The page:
MOSCOW, July 11 (RIA Novosti)
Mitsubishi Tokyo to open subsidiary bank in Russia
International banking major Mitsubishi Tokyo has received the go-ahead from Russia's competition authorities to convert the Moscow representative office of the Bank of Tokyo-Mitsubishi (BTM) into a $25-million subsidiary, an anonymous BTM official told Monday's issue of Vedomosti.
The leading business daily reported that Mitsubishi was also planning to expand beyond Moscow, pending additional approval from the Russian authorities.
Andrei Kashevarov, the deputy head of the Federal Anti-Monopoly Service, said BTM had been given approval for its Moscow subsidiary late last week. The Russian Central Bank declined to comment.
According to Russian bankers, BTM's equity capital is four times higher than the Central Bank's capital requirement, which points to the seriousness of its intentions.
"If such a reputed and conservative bank comes to a country, they must have long-term plans for the local market," said Yelena Shirinskaya, vice president of Evrotrast bank.
BTM will not engage in short-term speculation but has probably come to Russia to support Japan's industrial capital, said Ilkka Salonen, chairman of Mezhdunarodny Moskovsky Bank. Analysts agreed, citing the huge Toyota car factory project in the northwest of Russia.
Last year, Mitsubishi Tokyo became Japan's biggest bank and No 7 in the world in terms of capital ($39.9 billion). Its $980 billion in assets, make it 12th in the world and second in Japan for this index. Its market value is around $55 billion.
Apart from its core asset, Bank of Tokyo-Mitsubishi, which has $757 billion in assets and $25.6 billion in capital, Mitsubishi Tokyo includes The Mitsubishi Trust and Banking Corporation, Mitsubishi Securities, and Union Bank of California.
Americans setting up first budget airline in Russia
Russia's first budget airline will start flying in September 2005, a daily reported Monday.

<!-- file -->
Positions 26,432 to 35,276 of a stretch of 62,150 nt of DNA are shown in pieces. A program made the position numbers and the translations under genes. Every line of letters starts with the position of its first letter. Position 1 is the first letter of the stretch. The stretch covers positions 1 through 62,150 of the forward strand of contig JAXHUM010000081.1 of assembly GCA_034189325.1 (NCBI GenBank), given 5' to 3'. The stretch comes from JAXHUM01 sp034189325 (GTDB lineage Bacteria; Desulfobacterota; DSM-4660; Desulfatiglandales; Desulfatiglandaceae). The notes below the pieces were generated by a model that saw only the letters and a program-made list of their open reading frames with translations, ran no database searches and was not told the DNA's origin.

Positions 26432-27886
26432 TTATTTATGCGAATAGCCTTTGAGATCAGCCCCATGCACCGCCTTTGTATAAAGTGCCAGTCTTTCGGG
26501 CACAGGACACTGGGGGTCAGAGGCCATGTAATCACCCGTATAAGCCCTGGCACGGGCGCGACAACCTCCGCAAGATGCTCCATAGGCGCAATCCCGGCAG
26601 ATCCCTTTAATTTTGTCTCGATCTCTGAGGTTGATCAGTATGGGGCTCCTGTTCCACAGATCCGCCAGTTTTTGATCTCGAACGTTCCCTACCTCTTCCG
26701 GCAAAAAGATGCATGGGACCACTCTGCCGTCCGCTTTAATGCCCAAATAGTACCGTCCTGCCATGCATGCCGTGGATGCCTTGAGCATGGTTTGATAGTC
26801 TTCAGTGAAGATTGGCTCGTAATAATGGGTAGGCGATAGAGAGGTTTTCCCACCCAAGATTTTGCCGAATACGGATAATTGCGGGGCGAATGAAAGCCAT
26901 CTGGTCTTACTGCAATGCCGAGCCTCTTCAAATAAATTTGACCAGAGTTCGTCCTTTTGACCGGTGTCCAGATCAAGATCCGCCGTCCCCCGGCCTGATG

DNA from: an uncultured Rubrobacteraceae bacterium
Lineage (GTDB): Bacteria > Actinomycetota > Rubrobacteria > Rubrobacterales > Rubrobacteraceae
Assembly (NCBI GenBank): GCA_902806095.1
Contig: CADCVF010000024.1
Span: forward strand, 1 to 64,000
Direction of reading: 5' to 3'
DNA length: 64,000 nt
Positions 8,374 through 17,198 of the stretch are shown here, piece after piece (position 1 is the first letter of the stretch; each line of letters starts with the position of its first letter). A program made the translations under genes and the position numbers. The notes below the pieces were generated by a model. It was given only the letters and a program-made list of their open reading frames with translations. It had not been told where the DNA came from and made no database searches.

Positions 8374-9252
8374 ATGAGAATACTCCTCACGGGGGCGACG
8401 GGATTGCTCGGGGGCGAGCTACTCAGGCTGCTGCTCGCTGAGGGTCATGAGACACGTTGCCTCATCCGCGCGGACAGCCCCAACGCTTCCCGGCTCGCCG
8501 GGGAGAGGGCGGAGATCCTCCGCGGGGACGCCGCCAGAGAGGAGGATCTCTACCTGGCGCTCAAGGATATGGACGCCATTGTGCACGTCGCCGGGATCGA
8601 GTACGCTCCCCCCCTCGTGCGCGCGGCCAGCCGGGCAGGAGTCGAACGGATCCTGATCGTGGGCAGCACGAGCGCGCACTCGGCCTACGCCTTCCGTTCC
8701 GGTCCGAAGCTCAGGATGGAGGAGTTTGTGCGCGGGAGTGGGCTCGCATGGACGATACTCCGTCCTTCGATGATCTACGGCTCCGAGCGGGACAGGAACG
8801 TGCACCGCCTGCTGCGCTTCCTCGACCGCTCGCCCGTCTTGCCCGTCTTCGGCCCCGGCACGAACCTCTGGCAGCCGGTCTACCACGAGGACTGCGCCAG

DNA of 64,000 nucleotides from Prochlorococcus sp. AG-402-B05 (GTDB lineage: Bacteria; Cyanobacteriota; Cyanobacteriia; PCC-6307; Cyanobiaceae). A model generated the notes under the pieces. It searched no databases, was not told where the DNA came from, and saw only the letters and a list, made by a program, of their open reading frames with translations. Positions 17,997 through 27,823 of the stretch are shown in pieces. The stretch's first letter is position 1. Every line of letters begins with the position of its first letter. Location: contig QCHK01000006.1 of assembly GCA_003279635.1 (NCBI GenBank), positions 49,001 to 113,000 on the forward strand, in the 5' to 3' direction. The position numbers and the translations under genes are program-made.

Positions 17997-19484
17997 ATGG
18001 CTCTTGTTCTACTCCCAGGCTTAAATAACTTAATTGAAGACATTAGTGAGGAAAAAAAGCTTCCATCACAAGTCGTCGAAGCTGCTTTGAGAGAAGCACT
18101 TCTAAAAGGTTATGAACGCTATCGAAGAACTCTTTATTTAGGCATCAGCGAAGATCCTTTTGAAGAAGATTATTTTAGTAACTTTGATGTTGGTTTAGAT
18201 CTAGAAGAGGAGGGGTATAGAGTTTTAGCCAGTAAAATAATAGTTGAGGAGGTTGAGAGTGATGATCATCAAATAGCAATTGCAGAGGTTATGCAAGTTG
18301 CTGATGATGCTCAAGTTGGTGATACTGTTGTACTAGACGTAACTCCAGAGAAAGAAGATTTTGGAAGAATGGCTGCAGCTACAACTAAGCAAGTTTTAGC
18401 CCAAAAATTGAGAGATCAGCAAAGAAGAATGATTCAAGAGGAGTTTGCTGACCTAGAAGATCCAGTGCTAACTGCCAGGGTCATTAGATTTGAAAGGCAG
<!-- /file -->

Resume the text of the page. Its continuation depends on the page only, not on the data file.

A reliable source told Biznes, a popular business paper, that the private American firm Indigo Partners and TPG Aurora, an eastern European division of Texas Pacific Group, were almost ready to launch the new airline.
The airline has been registered as a private company, Aurora, and personnel have already been hired. The airline will operate 40 Airbus A-320 planes. Advance payment has been made for the first 15.
Under the Airbus contract, the first planes will be supplied in late 2007 at the earliest. So the airline can start flights before then, it has ordered second-hand A-320s. The first two will arrive early next spring, and then one will be delivered every month thereafter. The new airline is to operate routes between Moscow and other Russian cities, and also between the Russian regions.
Experts see a number of serious obstacles. "Regional airports will probably defend the interests of their main carriers," Boris Rybak, general director of the consulting firm Infomost, said.
Utair chief executive officer Andrei Martirosov agreed: "Russia has no regional airports suitable for budget operators." He added, "In Russia the Internet is not sufficiently developed to cope with budget airline ticket sales. To be cost effective each plane should be in the air for 12-14 hours a day. This will be difficult in Russia, where airline passenger numbers are 30 million, about the same as those of the Irish company Ryanair."
In addition, Martirosov said: "A budget airline in Russia will mean dumping practices, and dumping cannot be sustained for long."
A third of Russians ready to protest
The Russian authorities have seen widespread public dissatisfaction for the first time this year, a leading pollster told the political daily Vremya Novostei.
Vladimir Petukhov, head of the analytical department of the All-Russian Public Opinion Research Center, VTsIOM, says almost a third of Russians are ready to take part in mass demonstrations. However, they do not want to politicize their protests: not a single political force has managed to front the public discontent, and political parties are simply ignored. Sociologists say the polls for the first six months of 2005 show that public confidence in political parties is at an all time low. The general public is not entirely sure what the parties are doing for the country. Even prosecutors, the courts and the security structures enjoy higher levels of public confidence.
VTsIOM says there is a gap of more than 20% between the ratings of the pro-government party United Russia and the Communist Party. After 18 months out of the parliament, the ratings of the democratic parties Yabloko and SPS have plummeted.